Heritage OB

Heritage Duck

On our way out, the server boxed up a molten lava cake, another complement of the chef. I can’t comment on that dish as our daughter ate the entire thing. She highly recommends the dessert!

I look forward to a future visit to try duck confit with waffles and the bacon wrapped sirloin. Beer and wine are also available. In fact, the school developed a beer brewing program and will soon offer a certificate through their newly hired brewmaster. The Heritage also offers many vegan dishes.

So fellow foodies, educators, and supporters of the culinary arts, enjoy an afternoon or evening out tasting delicious food and helping students develop their trade. Be patient and understanding if the service isn’t perfect. Get to know your servers, too. We enjoyed learning about our server’s upcoming graduation, future plans, and dreams, and feel proud to be a small part of his journey.

http://www.opentable.com/the-heritage-restaurant

Storm the Castle!! Stay for Dinner…

Henderson Castle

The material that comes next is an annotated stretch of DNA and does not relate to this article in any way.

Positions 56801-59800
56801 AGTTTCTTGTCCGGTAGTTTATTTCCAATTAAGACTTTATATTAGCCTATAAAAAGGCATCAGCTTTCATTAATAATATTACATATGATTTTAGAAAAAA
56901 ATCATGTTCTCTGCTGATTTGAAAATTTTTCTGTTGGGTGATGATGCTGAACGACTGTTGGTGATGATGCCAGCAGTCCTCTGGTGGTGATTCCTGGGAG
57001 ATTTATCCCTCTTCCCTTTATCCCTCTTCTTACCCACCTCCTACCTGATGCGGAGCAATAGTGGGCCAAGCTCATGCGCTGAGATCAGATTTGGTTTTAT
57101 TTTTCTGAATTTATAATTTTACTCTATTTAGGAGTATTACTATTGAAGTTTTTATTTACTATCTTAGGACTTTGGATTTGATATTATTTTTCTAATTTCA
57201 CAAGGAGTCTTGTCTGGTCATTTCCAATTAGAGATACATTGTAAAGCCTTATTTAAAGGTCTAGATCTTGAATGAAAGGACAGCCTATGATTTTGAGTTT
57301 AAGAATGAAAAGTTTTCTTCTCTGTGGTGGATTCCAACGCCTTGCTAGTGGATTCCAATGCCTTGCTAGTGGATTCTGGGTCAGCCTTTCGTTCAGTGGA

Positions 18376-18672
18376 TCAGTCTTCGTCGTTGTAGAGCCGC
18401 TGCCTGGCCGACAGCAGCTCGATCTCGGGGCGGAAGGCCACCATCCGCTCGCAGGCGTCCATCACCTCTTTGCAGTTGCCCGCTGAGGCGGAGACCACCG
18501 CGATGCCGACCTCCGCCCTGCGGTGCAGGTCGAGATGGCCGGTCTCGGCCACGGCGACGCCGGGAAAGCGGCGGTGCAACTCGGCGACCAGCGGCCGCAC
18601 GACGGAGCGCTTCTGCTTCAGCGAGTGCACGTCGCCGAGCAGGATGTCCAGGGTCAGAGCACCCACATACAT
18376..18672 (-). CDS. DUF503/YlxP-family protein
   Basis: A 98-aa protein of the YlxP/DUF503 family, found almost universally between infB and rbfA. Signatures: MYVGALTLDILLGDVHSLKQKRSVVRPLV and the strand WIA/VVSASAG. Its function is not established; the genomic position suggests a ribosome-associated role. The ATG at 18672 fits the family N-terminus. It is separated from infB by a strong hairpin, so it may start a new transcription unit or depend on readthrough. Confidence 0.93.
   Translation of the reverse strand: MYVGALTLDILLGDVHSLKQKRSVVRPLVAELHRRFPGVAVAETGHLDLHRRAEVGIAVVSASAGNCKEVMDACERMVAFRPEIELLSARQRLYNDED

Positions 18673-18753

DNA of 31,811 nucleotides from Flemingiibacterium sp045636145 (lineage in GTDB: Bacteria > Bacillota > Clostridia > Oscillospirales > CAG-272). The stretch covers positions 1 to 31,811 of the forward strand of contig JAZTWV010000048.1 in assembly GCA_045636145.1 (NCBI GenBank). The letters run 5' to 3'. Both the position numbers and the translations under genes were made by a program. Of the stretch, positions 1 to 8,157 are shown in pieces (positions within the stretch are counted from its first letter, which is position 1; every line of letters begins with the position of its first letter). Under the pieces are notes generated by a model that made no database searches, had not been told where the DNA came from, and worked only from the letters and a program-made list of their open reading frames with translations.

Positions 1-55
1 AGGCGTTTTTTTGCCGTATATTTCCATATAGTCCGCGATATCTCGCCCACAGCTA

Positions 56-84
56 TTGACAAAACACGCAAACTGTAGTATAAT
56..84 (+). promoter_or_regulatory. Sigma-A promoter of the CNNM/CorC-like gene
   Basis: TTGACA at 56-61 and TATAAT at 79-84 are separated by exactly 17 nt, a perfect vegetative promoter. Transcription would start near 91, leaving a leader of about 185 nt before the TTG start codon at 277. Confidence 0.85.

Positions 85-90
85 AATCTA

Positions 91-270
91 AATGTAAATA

At the beginning of summer, Chad and I purchased a Groupon for an eleven course dinner for two at Henderson Castle in Kalamazoo, MI. We were so impressed with the quality of the French cuisine that we documented our favorites throughout the evening, so we could share our experience. At first glance, we were impressed by the beauty of this historic landmark, built by Frank Henderson in 1895. The grounds included a brick walkway, surrounded by late season flowers, and glimpses of the many marble statues that adorn the house. Guests could dine on the large covered porch or sit inside. We were placed inside where Chad particularly enjoyed our close neighbor, a large, marble statue of a topless woman.